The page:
On April 9, 2021, the Internal Revenue Service (Service) released Chief Counsel Advice 202114020 (the Guidance) regarding the tax consequences to an individual in receipt of Bitcoin Cash (BCH) following the August 2017 hard fork of Bitcoin (BTC).1 In the Guidance, the Service largely reaffirms its historic position regarding the treatment of cryptocurrencies as property, and the tax treatment of new cryptocurrencies actively or constructively received by taxpayers after a hard fork that creates the new cryptocurrencies. The Service’s position was previously provided in Rev. Rul. 2019-24 (the Revenue Ruling), in which the Service ruled a holder of cryptocurrency that experienced a hard fork that created a new currency followed by an airdrop of that new currency had taxable income equal to the value of the new currency received. In contrast a taxpayer that did not receive units of the new cryptocurrency did not have income.2 The Guidance addresses the application of the principles set forth in the Revenue Ruling to the August 2017 BTC hard fork through concrete examples. In particular, the Guidance attempts to clarify the Service’s position towards any new cryptocurrency received by a taxpayer as a result of a hard fork that created the new cryptocurrency, irrespective of whether the new currency is distributed to the taxpayer through an airdrop or through a different means. To that end, the Guidance makes clear that whether and when taxpayers recognize taxable income following a hard fork depends on whether and when the taxpayer has dominion and control over any new cryptocurrency that results from the hard fork. However, while taxpayers receiving a new currency resulting purely from a hard fork may find the Guidance helpful in confirming the appropriate tax treatment of the receipt of the new currency, with respect to cryptocurrency exchanges and airdrops that occur independent of a hard fork, the Guidance fails to fork over sufficient clarification.
Background- what in the (virtual) world is a hard fork
According to the IRS, virtual currency is a digital representation of value, other than a representation of the US dollar or a foreign currency, which functions as a unit of account, a store of value, and/or a medium of exchange. Some virtual currencies are convertible, which means that they have an equivalent value in fiat currency or act as a substitute for fiat currency, for example, Bitcoin (BTC). Cryptocurrency is a type of virtual currency that uses cryptography to secure transactions that are digitally recorded on a distributed ledger, such as a blockchain. A blockchain is a particular cryptographic data structure that transmits data in blocks that are connected to each other in a chain. Mining is the process by which computers create new blocks in the chain that validate cryptocurrency transactions and maintain the distributed ledger. Miners are rewarded for the “validation service” by the issuance of new units of cryptocurrency. Validated blockchains are immutable and therefore are secure. The perceived virtue of these distributed ledgers is that they are maintained on a distributed network of computers and the cryptocurrencies are secure without the need for a centralized authority to sanction or stand behind them and without the need for a central party or intermediary to process transactions. A transaction involving cryptocurrency that is recorded on a distributed ledger is referred to as an “on-chain” transaction; a transaction that is not recorded on the distributed ledger is referred to as an “off-chain” transaction.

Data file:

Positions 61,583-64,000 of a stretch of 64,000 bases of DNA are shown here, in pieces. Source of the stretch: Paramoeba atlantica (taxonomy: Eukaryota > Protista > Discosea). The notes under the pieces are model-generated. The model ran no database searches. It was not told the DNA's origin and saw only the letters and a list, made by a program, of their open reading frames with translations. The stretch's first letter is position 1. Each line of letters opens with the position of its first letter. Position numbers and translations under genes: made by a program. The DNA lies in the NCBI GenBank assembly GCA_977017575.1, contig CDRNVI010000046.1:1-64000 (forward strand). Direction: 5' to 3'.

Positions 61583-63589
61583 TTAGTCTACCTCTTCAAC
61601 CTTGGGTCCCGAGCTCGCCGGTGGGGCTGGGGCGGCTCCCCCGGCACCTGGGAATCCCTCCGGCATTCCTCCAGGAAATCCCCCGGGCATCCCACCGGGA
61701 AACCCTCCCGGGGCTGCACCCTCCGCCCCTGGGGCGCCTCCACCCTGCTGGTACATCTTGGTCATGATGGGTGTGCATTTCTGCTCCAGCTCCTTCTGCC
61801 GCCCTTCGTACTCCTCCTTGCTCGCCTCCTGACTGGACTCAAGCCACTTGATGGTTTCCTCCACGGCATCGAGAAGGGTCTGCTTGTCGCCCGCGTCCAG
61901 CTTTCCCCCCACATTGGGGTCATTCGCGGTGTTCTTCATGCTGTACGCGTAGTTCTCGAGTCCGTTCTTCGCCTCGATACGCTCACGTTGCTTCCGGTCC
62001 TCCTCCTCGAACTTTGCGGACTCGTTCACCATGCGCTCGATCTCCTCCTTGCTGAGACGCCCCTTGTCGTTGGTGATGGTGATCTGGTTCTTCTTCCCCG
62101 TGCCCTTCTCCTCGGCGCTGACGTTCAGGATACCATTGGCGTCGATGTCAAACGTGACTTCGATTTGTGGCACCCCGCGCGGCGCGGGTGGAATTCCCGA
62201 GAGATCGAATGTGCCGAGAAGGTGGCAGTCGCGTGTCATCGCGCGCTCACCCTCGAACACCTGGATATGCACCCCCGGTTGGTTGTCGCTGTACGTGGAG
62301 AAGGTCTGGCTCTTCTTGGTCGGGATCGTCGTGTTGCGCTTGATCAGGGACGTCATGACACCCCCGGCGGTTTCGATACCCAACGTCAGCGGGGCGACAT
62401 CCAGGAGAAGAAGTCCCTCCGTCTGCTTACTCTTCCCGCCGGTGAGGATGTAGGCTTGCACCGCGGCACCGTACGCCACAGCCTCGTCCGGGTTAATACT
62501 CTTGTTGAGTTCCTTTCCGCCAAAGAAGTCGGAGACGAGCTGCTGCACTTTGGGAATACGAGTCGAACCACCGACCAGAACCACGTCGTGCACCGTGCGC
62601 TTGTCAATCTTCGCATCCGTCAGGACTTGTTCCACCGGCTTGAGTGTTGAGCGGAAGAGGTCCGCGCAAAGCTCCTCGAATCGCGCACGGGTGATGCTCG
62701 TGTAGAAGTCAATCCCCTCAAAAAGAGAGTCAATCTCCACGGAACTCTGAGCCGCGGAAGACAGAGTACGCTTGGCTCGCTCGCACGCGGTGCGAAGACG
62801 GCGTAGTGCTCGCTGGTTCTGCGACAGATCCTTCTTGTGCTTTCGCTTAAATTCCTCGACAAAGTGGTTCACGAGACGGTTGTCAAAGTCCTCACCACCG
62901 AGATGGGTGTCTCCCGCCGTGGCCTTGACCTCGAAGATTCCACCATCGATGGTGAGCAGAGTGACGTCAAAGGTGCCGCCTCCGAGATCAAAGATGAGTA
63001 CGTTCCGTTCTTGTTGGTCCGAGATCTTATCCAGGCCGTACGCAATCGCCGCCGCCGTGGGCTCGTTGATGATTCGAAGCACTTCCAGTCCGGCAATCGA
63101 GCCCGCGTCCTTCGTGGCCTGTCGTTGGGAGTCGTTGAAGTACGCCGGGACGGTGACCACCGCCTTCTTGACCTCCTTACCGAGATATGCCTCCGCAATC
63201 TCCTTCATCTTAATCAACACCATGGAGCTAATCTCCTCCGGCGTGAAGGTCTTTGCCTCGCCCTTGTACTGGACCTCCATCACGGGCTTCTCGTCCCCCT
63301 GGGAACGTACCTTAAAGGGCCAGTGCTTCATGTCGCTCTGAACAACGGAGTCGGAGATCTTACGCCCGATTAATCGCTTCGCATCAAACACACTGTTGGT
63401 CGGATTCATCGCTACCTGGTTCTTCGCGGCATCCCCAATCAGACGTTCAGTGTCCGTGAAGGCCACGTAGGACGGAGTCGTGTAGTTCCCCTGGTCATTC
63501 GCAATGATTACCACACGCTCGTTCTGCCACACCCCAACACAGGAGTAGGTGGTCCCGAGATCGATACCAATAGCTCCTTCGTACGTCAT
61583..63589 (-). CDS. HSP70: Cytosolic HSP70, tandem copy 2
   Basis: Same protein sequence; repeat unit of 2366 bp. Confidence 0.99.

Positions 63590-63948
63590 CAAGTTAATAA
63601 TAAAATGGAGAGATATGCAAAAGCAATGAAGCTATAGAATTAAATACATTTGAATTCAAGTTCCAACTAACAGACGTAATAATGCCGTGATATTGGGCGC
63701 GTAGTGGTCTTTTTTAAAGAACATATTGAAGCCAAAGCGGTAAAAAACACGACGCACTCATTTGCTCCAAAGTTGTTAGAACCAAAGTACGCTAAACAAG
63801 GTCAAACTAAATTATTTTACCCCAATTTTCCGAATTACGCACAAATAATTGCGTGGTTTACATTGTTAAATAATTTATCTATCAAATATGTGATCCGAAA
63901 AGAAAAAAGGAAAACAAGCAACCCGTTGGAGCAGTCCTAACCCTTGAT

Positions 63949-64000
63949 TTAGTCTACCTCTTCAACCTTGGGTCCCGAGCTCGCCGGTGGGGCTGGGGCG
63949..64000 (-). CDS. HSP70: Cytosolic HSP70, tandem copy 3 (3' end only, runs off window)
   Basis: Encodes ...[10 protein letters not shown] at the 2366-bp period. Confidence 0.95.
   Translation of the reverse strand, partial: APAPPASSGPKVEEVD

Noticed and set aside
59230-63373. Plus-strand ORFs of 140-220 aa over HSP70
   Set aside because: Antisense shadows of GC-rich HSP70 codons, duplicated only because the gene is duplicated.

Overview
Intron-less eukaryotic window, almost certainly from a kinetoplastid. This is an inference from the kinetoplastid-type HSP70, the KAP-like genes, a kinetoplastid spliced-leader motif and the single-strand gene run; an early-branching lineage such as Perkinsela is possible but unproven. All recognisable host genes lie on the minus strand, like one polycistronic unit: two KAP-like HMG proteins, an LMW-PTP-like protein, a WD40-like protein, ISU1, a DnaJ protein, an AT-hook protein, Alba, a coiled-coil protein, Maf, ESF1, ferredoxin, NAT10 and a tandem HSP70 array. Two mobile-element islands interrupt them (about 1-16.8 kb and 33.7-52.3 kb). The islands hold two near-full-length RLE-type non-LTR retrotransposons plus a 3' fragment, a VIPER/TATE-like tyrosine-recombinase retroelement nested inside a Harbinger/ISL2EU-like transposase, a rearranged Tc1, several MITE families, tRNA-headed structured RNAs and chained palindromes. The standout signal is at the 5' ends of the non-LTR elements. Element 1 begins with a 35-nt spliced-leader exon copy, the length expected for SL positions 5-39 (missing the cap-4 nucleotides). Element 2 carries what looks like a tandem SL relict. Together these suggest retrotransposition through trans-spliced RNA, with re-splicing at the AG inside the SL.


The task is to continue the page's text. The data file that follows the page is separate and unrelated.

Although terminology is not always entirely uniform, a fork is merely a change in a blockchain’s protocol that the software uses to determine whether a transaction is valid and generate a new block. Forks occur when the user base or developers decide that something fundamental about the cryptocurrency needs to change, which can be due to a hack or a disagreement within the community. Technically, anyone can change the open-source protocols for a blockchain and create a hard fork but only those supported by the community are material in consequence. A soft fork occurs when there is an update to the protocols for a blockchain that is intended to be adopted by all users and no new blockchain or coin is created. A hard fork occurs when changes are made to the protocols of a blockchain that results in a split wherein a new version of the blockchain exists and continues to develop alongside the old version. This is the type of event addressed in the Guidance with respect to when BTC had a hard fork that resulted in the creation of BCH, a new cryptocurrency, alongside and independent of BTC. It should be noted that cryptocurrency hard forks are not rare occurrences. BTC and most other alternative cryptocurrencies have gone through hard forks, with BTC itself having gone through multiple hard forks in its history. An airdrop, on the other hand, is a means to distributing units of a cryptocurrency to the distributed ledger addresses of multiple taxpayers. An airdrop may follow a hard fork, but is not required to follow a hard fork, and may be done for marketing or other reasons.
Holders of cryptocurrency may hold such cryptocurrency through individual digital wallets with private keys to a particular distributed ledger address or through digital wallets hosted by exchanges, in which case the exchange has control over the private key to the distributed ledger addresses. Each such exchange may or may not provide support for particular distributed ledgers and cryptocurrencies to hosted wallets, including the new cryptocurrencies that are created following a hard fork. The guidance provided from the IRS to date largely ignores exchanges and any consequences and obligations they may have with respect to various cryptocurrency events.